Tablet computers replace traditional textbooks in a Finnish school

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This autumn, the schoolbags of pupils attending the Savonlinna Teacher Training School of the University of Eastern Finland are much lighter than before, thanks to tablet computers. Approximately half of the school's pupils and teachers now use personal tablet computers instead of traditional textbooks. The project includes a group of first graders who began their school path this autumn, as well as all of the school's seventh grade students. The seventh graders continuing to general upper secondary level will be among the first Finnish students to complete their matriculation examinations electronically.


The purpose of this extensive experiment is to move from traditional textbooks to electronic learning materials and tools, and to develop school pedagogy and learning from the viewpoint of the digital age information society.

"In similar projects carried out earlier, traditional textbooks still played an important role. However, we now want to take real steps to prepare for the changes the traditional print industry. The purpose of this three-year experiment is to take the school as a whole to the digital age," says Dr Mikko Ripatti, Headmaster of the Savonlinna Teacher Training School.

The new pedagogy is built around two leading principles: Firstly, the time used for formal teaching should be decreased and, respectively, the time used for individual learning increased. This calls for a problem-based approach in teaching, co-teaching and collaboration, and planning skills. Secondly, the traditional boundaries of the classroom have expanded beyond the classroom walls both physically and virtually. This means that versatile and critical information skills and thinking skills are becoming of key importance for learning.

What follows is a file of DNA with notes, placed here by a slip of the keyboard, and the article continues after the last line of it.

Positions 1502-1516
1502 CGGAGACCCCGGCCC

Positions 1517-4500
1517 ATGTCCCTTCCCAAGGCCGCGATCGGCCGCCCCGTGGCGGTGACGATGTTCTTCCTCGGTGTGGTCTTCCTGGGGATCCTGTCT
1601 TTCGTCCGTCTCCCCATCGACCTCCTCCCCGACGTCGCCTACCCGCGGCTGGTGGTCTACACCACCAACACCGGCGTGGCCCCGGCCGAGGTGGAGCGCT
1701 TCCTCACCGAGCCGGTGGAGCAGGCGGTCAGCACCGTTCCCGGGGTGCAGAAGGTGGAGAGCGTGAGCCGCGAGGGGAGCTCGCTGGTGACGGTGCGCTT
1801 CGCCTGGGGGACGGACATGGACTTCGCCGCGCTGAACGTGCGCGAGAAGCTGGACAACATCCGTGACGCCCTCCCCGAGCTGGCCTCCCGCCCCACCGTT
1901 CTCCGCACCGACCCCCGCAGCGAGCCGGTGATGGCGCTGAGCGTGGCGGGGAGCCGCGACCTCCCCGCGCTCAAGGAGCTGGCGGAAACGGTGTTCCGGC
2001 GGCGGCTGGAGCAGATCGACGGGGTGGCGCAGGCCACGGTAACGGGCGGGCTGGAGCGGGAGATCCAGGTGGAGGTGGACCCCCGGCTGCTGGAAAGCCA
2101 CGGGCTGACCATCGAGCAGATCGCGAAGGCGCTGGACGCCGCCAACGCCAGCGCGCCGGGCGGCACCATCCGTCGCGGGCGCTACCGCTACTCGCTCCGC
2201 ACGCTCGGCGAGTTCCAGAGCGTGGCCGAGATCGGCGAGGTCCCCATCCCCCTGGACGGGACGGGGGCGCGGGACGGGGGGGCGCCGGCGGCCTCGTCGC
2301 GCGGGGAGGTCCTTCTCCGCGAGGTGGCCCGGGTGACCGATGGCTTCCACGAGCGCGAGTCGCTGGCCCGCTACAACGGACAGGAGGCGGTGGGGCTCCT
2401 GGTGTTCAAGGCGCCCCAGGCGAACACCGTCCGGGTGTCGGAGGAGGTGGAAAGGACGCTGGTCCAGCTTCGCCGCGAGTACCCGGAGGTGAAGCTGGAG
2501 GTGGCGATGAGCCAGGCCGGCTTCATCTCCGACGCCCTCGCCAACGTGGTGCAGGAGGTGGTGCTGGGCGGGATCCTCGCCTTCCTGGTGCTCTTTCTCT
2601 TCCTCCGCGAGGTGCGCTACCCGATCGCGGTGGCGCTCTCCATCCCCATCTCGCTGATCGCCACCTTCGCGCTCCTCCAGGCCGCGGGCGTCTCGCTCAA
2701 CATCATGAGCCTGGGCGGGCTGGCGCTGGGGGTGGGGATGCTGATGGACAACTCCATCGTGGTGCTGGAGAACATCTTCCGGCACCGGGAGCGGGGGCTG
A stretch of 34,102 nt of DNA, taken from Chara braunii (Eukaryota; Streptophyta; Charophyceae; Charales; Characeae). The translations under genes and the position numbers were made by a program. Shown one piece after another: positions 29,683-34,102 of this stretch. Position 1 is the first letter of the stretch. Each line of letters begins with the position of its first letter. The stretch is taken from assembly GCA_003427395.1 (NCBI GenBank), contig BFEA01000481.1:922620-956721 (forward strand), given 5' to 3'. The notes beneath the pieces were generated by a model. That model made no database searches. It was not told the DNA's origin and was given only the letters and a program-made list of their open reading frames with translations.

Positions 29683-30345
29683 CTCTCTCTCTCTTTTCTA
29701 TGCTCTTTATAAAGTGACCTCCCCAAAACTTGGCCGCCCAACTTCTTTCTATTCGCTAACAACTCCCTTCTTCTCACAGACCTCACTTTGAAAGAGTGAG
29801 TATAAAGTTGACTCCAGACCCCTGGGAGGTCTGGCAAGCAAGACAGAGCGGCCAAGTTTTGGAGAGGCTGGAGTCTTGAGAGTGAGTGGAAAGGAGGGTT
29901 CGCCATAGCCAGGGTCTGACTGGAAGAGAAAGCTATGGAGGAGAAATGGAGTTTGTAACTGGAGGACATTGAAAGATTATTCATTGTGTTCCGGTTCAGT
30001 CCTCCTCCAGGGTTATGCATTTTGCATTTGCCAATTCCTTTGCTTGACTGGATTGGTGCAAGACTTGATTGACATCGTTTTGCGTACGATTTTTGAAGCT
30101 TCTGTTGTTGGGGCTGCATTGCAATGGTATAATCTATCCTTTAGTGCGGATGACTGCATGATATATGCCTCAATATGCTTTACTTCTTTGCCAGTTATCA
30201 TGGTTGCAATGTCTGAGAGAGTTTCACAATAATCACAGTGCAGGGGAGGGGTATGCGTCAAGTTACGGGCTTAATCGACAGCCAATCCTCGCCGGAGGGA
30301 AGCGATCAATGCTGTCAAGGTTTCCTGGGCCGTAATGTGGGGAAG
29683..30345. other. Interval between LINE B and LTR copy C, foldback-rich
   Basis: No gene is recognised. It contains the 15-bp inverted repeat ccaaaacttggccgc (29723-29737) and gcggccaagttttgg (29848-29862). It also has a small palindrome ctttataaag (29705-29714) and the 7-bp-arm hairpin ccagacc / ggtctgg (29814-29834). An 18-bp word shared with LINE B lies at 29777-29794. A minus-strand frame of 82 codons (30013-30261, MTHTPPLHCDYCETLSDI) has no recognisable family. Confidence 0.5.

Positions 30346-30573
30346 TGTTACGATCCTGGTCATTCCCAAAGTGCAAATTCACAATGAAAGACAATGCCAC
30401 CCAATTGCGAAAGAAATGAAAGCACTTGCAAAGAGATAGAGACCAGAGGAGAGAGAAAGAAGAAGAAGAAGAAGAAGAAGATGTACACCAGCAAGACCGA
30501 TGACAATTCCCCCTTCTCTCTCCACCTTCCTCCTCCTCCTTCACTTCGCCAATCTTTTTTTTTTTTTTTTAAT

At the moment, Finnish publishers do not offer digital textbooks for the grades 1–9, and the school has acquired various programmes and apps for the purposes of teaching. The teachers can also either independently or together with their pupils install a variety of programmes on the tablets.
 

Written By: University of Eastern Finland
continue to source article at phys.org

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  1. I think this is a great idea. I remember dragging heavy briefcases of text books around. All texts would be in on light-weight package.
    They would got get lost, rained on or damaged. They would be up to date. We had some textbooks older than I was. It would be cheap to replace texts with better or more up to date ones.

    If all students used compatible computers, the teachers could hand out apps and additional materials in machine readable form.

    You can machine scan materials to find something. You can use self-paced materials.

    • In reply to #3 by Stafford Gordon:

      Good news for the trees.

      Yeah, especially considering the fact that per capita, Finland is by far the biggest paper producing country on the planet. And traditionally, the paper and forest industry has a lot of leverage here and selling forest for pulp is a fast and commonplace way to turn your small, inherited patch of land into money.

      Not sure if this really has that much to do with environmentalism, but it’s nice to see the educational benefits outweigh the interests of the industrial lobby.

      • In reply to #4 by ColdThinker:

        In reply to #3 by Stafford Gordon:

        Good news for the trees.

        Yeah, especially considering the fact that per capita, Finland is by far the biggest paper producing country on the planet. And traditionally, the paper and forest industry has a lot of leverage here and selling forest for pulp is a fast and commonplace way to turn your small, inherited patch of land into money.
        Not sure if this really has that much to do with environmentalism, but it’s nice to see the educational benefits outweigh the interests of the industrial lobby.

        What you’re observing there is the general European tendency to prioritize the public good over private/corporate profits vs the converse general US tendency to prioritize private/corporate profits over the public good.

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